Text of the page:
References:

  • Lewis DC, Meyers KM. Canine idiopathic thrombocytopenic purpura. J Vet Intern Med 1996;10(4):207-218.
  • Lupu M, McCune JS, Kuhr CS, et al. Pharmacokinetics of oral mycophenolate mofetil in dog: bioavailability studies and the impact of antibiotic therapy. Biol Blood Marrow Transplant 2006;12(12):1352–4.
  • O’Marra SK, deLaforcade AM, Shaw SP. Treatment and predictors of outcome in dogs with immune-mediated thrombocytopenia. J Am Vet Med Assoc 2011;238:346-352.
  • Bacek LM and Macintire DK. Treatment of primary immune-mediated hemolytic anemia with mycophenolate mofetil in two cats. J Vet Emerg Crit Care. 2011; 21 (1); 45-49.
  • Viviano KR. Update on immununosuppressive therapies for dogs and cats. Vet Clin North Am Small Anim Pract. 2013;43:1149.
  • Yau VK, Bianco D. Treatment of five haemodynamically stable dogs with immune- mediated thrombocytopenia using mycophenolate mofetil as single agent. J Small AnimPract 2014;55(6):330-3.
  • Slovak JE and Villarino NF. Safety of oral and intravenous mycophenolate mofetil in healthy cats. J Fel Med and Surg.2017; 1-5.

Save

Save

Save

Written By:

Dr. Vince Ziglioli, Diplomate ACVIM
Degree in Veterinary Medicine from North Carolina State University
Internship - University of Wisconsin-Madison
Residency and Masters - Virginia Tech
Board Certified in Small Animal Internal Medicine Meet Team Ziglioli


Helpful Tips for Oronasal Fistula Repair

Dr. Beth Romig

National Pet Dental Health Month is here, which means it’s a great time to promote dental health and encourage dental exams and cleanings. However, with every thorough oral exam, you never know what challenges may present. Will it be a straight forward prophylaxis or advanced periodontal disease with multiple extractions? No matter your question or dilemma, our dentistry team is always available and glad to help. We also welcome any topics you would like to have covered in the future.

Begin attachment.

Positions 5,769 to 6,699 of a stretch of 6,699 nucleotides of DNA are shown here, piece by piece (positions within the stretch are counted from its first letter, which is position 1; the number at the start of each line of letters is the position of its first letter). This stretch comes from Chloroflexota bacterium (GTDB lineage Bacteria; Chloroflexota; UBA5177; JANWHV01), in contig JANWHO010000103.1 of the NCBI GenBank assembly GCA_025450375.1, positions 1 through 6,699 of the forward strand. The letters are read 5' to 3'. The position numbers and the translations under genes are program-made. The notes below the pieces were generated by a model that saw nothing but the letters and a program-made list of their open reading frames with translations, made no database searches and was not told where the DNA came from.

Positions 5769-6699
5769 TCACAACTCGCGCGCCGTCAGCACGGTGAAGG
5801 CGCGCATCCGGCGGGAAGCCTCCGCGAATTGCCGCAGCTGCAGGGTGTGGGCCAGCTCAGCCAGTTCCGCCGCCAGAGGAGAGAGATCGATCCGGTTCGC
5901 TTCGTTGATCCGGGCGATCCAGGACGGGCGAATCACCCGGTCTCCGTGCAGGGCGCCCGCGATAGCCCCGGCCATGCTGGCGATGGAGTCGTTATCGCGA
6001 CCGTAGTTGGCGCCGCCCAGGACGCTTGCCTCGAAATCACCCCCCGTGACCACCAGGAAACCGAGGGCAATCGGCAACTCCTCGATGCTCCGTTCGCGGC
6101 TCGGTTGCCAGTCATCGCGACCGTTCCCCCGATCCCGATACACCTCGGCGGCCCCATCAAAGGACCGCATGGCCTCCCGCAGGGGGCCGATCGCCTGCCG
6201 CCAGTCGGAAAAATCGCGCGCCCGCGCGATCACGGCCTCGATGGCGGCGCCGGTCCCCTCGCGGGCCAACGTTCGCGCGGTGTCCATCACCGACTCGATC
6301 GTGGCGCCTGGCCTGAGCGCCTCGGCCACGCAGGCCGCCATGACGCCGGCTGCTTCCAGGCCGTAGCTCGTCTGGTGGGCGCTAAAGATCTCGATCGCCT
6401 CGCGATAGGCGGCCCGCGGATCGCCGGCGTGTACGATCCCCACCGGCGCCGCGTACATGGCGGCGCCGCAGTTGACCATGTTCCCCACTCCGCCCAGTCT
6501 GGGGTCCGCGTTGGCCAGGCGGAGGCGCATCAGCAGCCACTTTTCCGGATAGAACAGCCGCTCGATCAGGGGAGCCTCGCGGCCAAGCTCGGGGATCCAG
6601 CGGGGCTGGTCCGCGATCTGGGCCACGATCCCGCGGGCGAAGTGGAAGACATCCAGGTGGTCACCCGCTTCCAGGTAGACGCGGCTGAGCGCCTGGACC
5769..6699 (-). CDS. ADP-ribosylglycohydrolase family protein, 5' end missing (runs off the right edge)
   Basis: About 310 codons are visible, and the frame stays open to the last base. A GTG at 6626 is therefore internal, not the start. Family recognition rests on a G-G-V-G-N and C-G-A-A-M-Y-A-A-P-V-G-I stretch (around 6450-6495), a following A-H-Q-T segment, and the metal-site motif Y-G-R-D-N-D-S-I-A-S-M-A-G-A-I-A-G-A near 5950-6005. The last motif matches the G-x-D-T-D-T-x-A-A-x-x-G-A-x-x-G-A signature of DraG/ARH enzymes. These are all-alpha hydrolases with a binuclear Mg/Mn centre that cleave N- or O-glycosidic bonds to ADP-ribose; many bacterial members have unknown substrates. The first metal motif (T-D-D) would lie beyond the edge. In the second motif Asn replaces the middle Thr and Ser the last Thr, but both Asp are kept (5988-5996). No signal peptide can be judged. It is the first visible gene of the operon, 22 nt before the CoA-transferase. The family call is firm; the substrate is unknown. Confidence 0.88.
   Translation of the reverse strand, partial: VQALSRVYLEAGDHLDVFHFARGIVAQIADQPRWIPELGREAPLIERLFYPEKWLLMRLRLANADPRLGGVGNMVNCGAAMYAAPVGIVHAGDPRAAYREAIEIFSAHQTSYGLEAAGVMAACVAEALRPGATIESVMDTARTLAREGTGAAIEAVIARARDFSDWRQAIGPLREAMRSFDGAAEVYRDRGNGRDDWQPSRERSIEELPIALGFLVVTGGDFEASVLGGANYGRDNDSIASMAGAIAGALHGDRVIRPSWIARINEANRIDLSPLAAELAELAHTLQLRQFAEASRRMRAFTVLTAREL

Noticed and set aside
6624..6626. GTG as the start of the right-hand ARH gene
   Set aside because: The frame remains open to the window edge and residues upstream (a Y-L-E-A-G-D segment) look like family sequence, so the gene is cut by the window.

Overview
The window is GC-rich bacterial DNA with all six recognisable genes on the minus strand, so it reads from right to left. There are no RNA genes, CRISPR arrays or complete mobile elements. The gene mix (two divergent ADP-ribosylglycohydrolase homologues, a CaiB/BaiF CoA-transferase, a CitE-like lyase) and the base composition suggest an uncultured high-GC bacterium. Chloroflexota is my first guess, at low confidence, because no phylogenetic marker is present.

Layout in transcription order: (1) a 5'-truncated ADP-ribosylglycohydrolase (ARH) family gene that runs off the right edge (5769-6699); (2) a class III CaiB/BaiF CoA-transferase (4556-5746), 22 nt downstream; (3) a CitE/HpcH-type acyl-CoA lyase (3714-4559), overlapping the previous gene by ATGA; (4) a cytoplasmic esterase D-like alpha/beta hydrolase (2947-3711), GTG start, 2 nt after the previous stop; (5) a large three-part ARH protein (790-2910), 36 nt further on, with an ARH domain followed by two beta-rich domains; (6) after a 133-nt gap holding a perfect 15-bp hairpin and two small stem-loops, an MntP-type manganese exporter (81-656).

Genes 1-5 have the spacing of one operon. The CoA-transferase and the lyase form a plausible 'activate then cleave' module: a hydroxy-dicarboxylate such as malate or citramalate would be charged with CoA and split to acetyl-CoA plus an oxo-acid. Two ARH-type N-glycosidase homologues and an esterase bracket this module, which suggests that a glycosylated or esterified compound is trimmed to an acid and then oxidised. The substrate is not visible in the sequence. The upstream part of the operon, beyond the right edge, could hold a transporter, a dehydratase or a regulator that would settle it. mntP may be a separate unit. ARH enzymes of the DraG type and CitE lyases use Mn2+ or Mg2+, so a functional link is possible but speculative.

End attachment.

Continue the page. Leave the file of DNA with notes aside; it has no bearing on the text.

One common dilemma we frequently receive questions about are oronasal fistulas: how to avoid them, and how to treat them. Oronasal fistula [ONF] (or oroantral fistula if it connects with the maxillary recess) is a common sequela to advanced periodontal disease, palatal trauma, or following extractions (Figure 1). If basic tenets of oral surgery are followed, repair can be simple and serious complications can be avoided.


Iliopsoas Muscle Injury in Dogs

Dr. Kate Margalit, Diplomate ACVS

The iliopsoas muscle is formed by the psoas major and iliacus muscles, which mainly arise from the lumbar vertebrae and ilium.  They fuse to insert on the lesser trochanter of the femur.  This muscle functions as a hip flexor.  In sporting and working dogs, acute traumatic strain injury can occur during periods of high activity.  A larger percentage of dogs likely have chronic repetitive microtraumatic injury. This type of injury is often correlated with underlying pre-existing neurologic or orthopedic conditions such as lower back pain, hip pain, or stifle disease.   Many of these patients have slipped into a splay leg position and have acutely exacerbated a chronic injury.


Indolent Ulcers

Dr. Sony Kuhn, Diplomate ACVO

Indolent ulcers frequently occur in dogs and are the most common canine eye disorder seen by the UVS Ophthalmology service. They are also referred to as spontaneous chronic corneal epithelial defects (SCCEDs), persistent corneal erosions, non-healing ulcers and Boxer ulcers. While indolent ulcers are certainly non-healing, not all non-healing ulcers are indolent ulcers. Underlying ophthalmic diseases and infection can also prevent ulcers from healing. Therefore, a thorough ophthalmic exam to exclude other diseases that cause persistent ulcers, such as keratoconjunctivitis sicca, distichia, entropion, ectopic cilia, eyelid masses, lagophthalmos (inability to properly blink the eyelids) and ocular foreign bodies is essential before making a diagnosis of an indolent ulcer. Boxers and Corgis are especially predisposed to indolent ulcers, but they can occur in any breed of dog.


Melanoma – Location, location, location

Dr. Amanda Beck, Diplomate ACVIM (Oncology)

Melanoma is a malignancy of melanocytes, the cells responsible for producing pigment in the body. While melanomas can occur in many locations on the body the biological behavior of this tumor can vary tremendously with location. In this article we would like to discuss some of the more common melanomas we see in our patients. Melanoma is much more common in canines, so this article focuses primarily on canine melanoma, but we will briefly review melanoma in cats as well.